So when this rule starts out, “you have nothing to do but save souls,” my first thought is, “yeah that’s because your building was new in 1888 and now I’m dealing with your old building.”  On one hand this rule is absolutely correct.  On the other, I have so much to do every week; sometimes it doesn’t all fit into the week.  However, the truth I have learned is that I need to prioritize studying and preaching and focus on the congregation.  All that other stuff I need to delegate or have minimal hands on with it.  The only redeeming part of my work is introducing and inviting people to begin a relationship with the Redeemer.

One of the things that Jesus told the religious was that it wasn’t the healthy that need a doctor but the sick.  When I read rule 10 this is the idea that goes through my head.   In 1888 the people who wanted to talk to a pastor the most were probably the sick, the dying, prisoners and people without hope?  Do we go to the people who need redemption the most or do we stay with who is safe?

Share

Post to Twitter

rules for a preacher circa 1888, rule 9

Be punctual.  Do everything at the exact time.  Do not mend our Rules, but keep them: not for wrath, but conscience’ sake.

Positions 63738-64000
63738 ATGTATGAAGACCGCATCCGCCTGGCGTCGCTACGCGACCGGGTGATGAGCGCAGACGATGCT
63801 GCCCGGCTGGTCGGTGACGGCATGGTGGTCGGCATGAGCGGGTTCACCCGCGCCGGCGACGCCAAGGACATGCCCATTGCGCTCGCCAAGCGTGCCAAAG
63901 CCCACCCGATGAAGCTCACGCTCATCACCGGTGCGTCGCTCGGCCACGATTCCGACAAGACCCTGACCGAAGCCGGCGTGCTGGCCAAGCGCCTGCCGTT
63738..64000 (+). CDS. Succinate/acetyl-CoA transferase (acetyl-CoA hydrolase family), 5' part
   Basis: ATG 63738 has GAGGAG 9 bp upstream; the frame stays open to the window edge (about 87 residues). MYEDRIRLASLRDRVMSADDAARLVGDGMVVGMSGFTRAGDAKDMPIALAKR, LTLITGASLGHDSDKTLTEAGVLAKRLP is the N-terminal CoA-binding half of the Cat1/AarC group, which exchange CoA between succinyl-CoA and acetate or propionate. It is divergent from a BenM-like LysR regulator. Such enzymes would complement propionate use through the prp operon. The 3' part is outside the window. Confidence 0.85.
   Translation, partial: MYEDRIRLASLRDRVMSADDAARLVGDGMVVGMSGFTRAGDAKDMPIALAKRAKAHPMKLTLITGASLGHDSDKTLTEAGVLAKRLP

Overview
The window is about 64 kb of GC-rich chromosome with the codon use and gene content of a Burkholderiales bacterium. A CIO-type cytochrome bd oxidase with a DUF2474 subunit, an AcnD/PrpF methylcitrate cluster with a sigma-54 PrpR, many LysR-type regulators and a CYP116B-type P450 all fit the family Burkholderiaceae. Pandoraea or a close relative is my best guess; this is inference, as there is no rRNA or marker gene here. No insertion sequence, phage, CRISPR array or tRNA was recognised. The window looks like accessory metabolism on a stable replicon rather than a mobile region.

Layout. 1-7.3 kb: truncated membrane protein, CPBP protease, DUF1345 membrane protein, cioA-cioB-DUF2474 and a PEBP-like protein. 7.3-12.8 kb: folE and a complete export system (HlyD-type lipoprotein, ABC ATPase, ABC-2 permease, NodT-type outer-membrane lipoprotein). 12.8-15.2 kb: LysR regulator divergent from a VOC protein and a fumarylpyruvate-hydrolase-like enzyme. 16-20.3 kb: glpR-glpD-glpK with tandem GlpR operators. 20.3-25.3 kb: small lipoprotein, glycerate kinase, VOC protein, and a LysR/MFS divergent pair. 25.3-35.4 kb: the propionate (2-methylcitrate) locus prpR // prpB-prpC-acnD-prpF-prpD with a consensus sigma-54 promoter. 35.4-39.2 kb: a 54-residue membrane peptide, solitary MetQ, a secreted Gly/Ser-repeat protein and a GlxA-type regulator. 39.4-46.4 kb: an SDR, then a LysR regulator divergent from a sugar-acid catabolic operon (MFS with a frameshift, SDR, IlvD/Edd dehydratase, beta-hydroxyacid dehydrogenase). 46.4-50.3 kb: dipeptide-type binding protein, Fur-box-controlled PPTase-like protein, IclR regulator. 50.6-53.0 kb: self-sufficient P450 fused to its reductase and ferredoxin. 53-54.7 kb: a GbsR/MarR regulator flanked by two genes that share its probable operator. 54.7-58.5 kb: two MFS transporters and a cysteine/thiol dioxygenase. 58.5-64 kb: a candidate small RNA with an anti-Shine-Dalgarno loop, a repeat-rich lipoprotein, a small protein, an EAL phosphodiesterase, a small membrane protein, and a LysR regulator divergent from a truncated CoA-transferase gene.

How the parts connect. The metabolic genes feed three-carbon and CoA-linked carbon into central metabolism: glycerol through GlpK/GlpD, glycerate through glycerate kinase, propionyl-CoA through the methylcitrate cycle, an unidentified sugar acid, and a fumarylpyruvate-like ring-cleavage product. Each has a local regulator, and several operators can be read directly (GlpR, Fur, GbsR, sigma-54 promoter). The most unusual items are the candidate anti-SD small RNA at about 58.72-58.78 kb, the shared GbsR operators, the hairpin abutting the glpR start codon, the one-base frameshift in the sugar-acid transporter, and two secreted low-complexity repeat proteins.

The reliability of the messenger affects the credibility of the message.  When pastors do something unethical, everything they have ever said becomes suspect. How does being punctual relate to being ethical?  The answer is really in the idea of our word being our bond.photo

My mind goes immediately to Jesus’ saying, “let your yes be yes and your no be no.”  That is what this rule is about, keeping your word.  Doing what you say you will do goes a long way in the pulpit.  A hundred years ago, relationships were built on verbal agreements.  If you were punctual and you kept denominational rules then it said something about your integrity.  When you begin to slip into a lifestyle in which you don’t mean what you say your words become less and less powerful.

I always try to start and end church services on the exact time for a few reasons.

1.  I can not stand to be late to anything, it drives me crazy.

2. It builds trust with people who have other things happening on a Sunday.

3. It shows professionalism

The reliability of the messenger lends to the credibility of the message.

Share

Post to Twitter